Today, there is not much left from the glamour of those times; the stores are closed, and the manufacturers don’t exist anymore. Barely anything remains from those heydays. And yet, a few of us milliners have stayed. As the last examinee of the milliner’s trade with a master craftsman's diploma from Styria, it is my mission to conserve, develop and pass on the knowledge and craft of my profession and inform the public what the nowadays almost antiquated term milliner really encompasses these days.
THE FUTURE OF MILLINERY
The future of the head covering will be different than its past. Large hat manufacturers will be history. Small and fancy hat specialists who network internationally will take their place and offer their wearers a new self confidence. It won’t be the wealth that is represented on heads. Individualists and people with courage and self confidence will be the ones to attend to the hat as an accessory. There will still be a lot of ‘head objects’ worn as a statement on the heads to beautify our future.
"A wig is a wrong claim."
Johann Nepomuk Nestroy
The primary function of everyday hats is to protect and guard people from environmental influences such as the sun, wind, rain, snow, and other weather conditions. The purpose of the hat also drives the choice of its material, which in turn influences their form and shape.
“The source of all arts is the craft.”
Johann Wolfgang von Goethe
At the beginning of the industrial age, society was confronted with a dilemma of definitions. Ostensibly, the creative process and its product became invisible through the mechanization and the manufacturing of mass-produced goods. Individuality seemed to be lost as well as one’s identity associated with it. The Arts and Crafts movement of the 19th century with its return to artisanstry led to the re-emergence of this creative scene; the focus returned to the essential and paved the ground for new starting points in creative processes.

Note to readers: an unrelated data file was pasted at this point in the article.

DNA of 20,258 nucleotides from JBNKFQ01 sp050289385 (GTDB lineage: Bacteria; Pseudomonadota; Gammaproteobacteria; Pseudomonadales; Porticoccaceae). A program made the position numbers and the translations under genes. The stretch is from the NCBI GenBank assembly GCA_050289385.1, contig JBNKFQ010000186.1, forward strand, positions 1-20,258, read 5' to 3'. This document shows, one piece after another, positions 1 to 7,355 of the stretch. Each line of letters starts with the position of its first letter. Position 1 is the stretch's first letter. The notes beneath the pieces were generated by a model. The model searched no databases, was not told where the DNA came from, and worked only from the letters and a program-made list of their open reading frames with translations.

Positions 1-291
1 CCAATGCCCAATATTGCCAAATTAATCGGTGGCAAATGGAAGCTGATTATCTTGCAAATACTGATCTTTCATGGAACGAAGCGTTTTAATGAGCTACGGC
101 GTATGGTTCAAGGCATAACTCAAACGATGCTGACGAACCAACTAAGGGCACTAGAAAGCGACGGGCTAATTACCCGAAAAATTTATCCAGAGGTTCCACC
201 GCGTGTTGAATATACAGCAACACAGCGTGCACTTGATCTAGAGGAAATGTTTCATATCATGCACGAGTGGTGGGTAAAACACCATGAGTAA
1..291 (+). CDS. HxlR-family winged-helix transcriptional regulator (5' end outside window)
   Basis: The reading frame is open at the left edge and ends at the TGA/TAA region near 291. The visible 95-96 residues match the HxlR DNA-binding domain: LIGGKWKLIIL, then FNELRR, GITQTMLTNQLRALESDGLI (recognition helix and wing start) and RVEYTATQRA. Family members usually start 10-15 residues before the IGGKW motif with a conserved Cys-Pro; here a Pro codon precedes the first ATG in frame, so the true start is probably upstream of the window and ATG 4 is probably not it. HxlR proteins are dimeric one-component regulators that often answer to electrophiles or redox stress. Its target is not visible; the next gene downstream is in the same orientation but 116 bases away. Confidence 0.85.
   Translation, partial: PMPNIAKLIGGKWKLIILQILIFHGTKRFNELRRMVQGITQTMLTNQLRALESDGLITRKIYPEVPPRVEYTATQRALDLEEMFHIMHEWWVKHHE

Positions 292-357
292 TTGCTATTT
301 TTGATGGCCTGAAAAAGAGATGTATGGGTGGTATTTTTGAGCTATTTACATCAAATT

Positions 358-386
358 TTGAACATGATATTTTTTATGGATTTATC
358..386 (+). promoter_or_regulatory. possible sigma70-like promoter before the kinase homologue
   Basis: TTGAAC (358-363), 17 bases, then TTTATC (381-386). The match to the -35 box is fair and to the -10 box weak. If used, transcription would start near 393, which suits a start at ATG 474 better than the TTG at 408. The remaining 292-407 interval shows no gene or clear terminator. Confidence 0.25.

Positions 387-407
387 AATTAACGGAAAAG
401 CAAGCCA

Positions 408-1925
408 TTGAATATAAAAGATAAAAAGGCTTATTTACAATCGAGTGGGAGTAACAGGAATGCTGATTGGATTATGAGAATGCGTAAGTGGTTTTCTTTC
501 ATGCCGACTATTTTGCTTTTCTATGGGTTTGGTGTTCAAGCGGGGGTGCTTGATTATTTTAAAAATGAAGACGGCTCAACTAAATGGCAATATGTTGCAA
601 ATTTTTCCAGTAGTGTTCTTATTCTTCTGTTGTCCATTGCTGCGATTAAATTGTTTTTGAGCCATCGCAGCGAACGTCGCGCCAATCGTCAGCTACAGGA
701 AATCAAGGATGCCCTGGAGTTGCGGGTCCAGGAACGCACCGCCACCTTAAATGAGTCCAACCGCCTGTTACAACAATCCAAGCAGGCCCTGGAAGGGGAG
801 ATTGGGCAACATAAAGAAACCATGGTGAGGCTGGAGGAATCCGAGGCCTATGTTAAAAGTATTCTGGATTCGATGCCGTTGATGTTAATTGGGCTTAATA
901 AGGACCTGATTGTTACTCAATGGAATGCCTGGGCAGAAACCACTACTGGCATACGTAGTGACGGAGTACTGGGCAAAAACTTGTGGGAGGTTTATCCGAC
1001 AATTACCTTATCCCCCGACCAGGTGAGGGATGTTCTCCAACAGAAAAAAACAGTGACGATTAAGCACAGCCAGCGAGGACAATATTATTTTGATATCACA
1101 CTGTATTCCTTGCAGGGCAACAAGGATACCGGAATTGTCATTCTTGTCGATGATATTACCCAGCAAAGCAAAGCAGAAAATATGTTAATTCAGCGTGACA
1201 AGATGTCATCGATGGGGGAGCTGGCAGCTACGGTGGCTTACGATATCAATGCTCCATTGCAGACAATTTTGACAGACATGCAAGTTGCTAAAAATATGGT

Knowledge, practice, perception, imagination and intuition are the abilities and skills that Christine Rohr incorporates in her creations. Therefore, it is only fair that Christine Rohr’s enchanting and unique creations be regarded as art objects; through her works, she possesses the necessary self-criticism to constantly reflect, upon, and change her creative process, as she thinks about new projects in the future.
“Hats, by which what is really fantastic becomes for a moment the universal.”
The repertoire of fashionable forms of expression has expanded many times over, since the Renaissance. European society changed completely at the end of the middle ages as a result of a new found focus toward the person as an individual, the discovery of the New Worlds, and technological innovations.
HATS, ARTS & FASHION
The special exhibition “Hats, Art & Fashion” was, of course, primarily composed under those aspects of everyday life, events and the future. However, I was surprised when I looked closely, that I could always see the triad in the exhibited pieces. A three dimensional imagination is a prerequisite to create pieces incorporating these different aspects. This leads us to head coverings that can be divided into three main categories: hat, cap and fascinator. Throughout my creative process, I constantly strive to unite the three aspects - craft, design and art - in every single object.